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In Peter C. Newman’s Aug. 19 Business Watch column, “How to streamline our defence system,” he states that “we probably don’t need any” Canadian military colleges. Statements like that demonstrate a lack of knowledge and appreciation of the outstanding record of achievements of ex-cadets in the service of Canada in peace and in war. Their contributions are due to the training, education and personal development that are uniquely provided by our military colleges. And Canada will continue to need the services of this calibre of men and women.
Retired Major-General J. A. Stewart, President, RMC Club of Canada, Kingston, Ont.
Peter Newman fails to address the most rudimentary area of inefficiency in the Canadian military: the rank structure. Having a generalto-private ratio greater than three times that of other NATO countries defies rationality. We could function adequately with a reduction of 60 generals and a prorated reduction of all ranks, with the exception of privates. Closing superfluous bases is only a start.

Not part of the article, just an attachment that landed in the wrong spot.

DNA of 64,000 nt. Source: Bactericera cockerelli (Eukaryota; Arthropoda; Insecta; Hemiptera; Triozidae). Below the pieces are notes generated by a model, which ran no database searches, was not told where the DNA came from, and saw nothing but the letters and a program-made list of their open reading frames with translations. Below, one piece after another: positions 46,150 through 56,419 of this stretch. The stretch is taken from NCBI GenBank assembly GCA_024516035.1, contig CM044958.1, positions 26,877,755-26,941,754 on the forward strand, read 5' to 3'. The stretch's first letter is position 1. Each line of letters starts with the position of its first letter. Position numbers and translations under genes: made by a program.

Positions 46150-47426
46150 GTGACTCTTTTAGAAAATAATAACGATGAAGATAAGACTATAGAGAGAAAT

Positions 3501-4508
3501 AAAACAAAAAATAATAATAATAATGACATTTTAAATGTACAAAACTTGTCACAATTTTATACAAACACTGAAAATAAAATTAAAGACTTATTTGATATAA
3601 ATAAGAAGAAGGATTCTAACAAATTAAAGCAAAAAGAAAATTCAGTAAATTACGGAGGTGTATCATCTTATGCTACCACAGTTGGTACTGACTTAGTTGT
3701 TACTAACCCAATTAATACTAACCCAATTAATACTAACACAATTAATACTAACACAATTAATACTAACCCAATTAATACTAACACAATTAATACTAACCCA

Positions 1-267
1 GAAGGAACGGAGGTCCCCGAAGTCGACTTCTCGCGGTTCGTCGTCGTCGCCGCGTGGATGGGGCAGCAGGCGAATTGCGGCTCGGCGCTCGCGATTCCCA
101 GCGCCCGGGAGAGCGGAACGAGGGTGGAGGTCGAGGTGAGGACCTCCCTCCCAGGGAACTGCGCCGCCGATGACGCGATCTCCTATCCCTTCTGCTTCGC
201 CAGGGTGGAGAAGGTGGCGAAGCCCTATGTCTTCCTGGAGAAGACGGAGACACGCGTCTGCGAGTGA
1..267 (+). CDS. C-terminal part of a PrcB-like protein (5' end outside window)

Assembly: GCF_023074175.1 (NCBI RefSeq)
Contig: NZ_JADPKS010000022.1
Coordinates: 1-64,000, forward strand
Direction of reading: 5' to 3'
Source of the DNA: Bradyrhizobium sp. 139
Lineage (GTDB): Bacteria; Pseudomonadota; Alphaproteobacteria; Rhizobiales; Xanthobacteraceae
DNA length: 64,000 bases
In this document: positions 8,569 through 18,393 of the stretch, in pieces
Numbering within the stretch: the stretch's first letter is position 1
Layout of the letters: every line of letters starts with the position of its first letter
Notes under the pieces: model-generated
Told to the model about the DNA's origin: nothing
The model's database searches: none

L. J. Middleton, New Lowell, Ont.
Peter Newman recommends that Canada close its three military colleges and conduct all officer training in civilian universities. As a Royal Military College graduate, and at a time when our national identity is in question, I find it hard to accept the idea of throwing away the fine traditions and contributions of these institutions. The colleges host political and military visitors from around the world who wish to see a successful example of nonsegregated training.
They are unique in the service that they provide.
Naval Cadet James Ceraldi,